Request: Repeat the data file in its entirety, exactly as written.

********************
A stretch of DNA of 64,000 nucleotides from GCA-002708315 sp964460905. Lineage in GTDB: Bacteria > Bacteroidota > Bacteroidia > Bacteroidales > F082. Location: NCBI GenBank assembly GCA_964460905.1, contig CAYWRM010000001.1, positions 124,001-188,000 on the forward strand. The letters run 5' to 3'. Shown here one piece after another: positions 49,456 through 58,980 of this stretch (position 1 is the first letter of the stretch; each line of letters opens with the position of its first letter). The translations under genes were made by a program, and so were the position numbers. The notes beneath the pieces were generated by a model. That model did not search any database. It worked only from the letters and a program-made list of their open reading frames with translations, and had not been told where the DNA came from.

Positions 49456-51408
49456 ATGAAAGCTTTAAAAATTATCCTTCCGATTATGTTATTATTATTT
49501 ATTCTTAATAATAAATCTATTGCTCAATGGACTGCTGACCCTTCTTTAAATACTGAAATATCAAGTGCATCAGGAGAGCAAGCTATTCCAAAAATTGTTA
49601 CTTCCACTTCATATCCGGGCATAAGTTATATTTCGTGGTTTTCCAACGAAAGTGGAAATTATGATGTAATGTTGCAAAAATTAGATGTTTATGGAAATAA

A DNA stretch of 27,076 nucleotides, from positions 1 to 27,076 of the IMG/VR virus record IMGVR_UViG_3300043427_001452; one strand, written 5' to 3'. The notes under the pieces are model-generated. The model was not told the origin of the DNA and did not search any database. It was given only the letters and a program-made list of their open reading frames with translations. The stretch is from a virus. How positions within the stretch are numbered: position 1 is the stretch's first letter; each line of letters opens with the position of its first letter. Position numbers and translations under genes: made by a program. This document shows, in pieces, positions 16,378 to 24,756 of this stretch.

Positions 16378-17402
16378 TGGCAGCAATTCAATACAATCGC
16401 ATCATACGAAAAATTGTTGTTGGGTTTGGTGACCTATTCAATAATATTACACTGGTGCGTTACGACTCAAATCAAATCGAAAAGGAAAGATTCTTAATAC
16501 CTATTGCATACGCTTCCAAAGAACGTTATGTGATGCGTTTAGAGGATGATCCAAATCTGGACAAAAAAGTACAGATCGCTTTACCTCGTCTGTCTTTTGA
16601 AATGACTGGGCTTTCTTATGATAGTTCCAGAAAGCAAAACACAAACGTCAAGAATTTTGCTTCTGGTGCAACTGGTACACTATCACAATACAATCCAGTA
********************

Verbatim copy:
A stretch of DNA of 64,000 nucleotides from GCA-002708315 sp964460905. Lineage in GTDB: Bacteria > Bacteroidota > Bacteroidia > Bacteroidales > F082. Location: NCBI GenBank assembly GCA_964460905.1, contig CAYWRM010000001.1, positions 124,001-188,000 on the forward strand. The letters run 5' to 3'. Shown here one piece after another: positions 49,456 through 58,980 of this stretch (position 1 is the first letter of the stretch; each line of letters opens with the position of its first letter). The translations under genes were made by a program, and so were the position numbers. The notes beneath the pieces were generated by a model. That model did not search any database. It worked only from the letters and a program-made list of their open reading frames with translations, and had not been told where the DNA came from.

Positions 49456-51408
49456 ATGAAAGCTTTAAAAATTATCCTTCCGATTATGTTATTATTATTT
49501 ATTCTTAATAATAAATCTATTGCTCAATGGACTGCTGACCCTTCTTTAAATACTGAAATATCAAGTGCATCAGGAGAGCAAGCTATTCCAAAAATTGTTA
49601 CTTCCACTTCATATCCGGGCATAAGTTATATTTCGTGGTTTTCCAACGAAAGTGGAAATTATGATGTAATGTTGCAAAAATTAGATGTTTATGGAAATAA

A DNA stretch of 27,076 nucleotides, from positions 1 to 27,076 of the IMG/VR virus record IMGVR_UViG_3300043427_001452; one strand, written 5' to 3'. The notes under the pieces are model-generated. The model was not told the origin of the DNA and did not search any database. It was given only the letters and a program-made list of their open reading frames with translations. The stretch is from a virus. How positions within the stretch are numbered: position 1 is the stretch's first letter; each line of letters opens with the position of its first letter. Position numbers and translations under genes: made by a program. This document shows, in pieces, positions 16,378 to 24,756 of this stretch.

Positions 16378-17402
16378 TGGCAGCAATTCAATACAATCGC
16401 ATCATACGAAAAATTGTTGTTGGGTTTGGTGACCTATTCAATAATATTACACTGGTGCGTTACGACTCAAATCAAATCGAAAAGGAAAGATTCTTAATAC
16501 CTATTGCATACGCTTCCAAAGAACGTTATGTGATGCGTTTAGAGGATGATCCAAATCTGGACAAAAAAGTACAGATCGCTTTACCTCGTCTGTCTTTTGA
16601 AATGACTGGGCTTTCTTATGATAGTTCCAGAAAGCAAAACACAAACGTCAAGAATTTTGCTTCTGGTGCAACTGGTACACTATCACAATACAATCCAGTA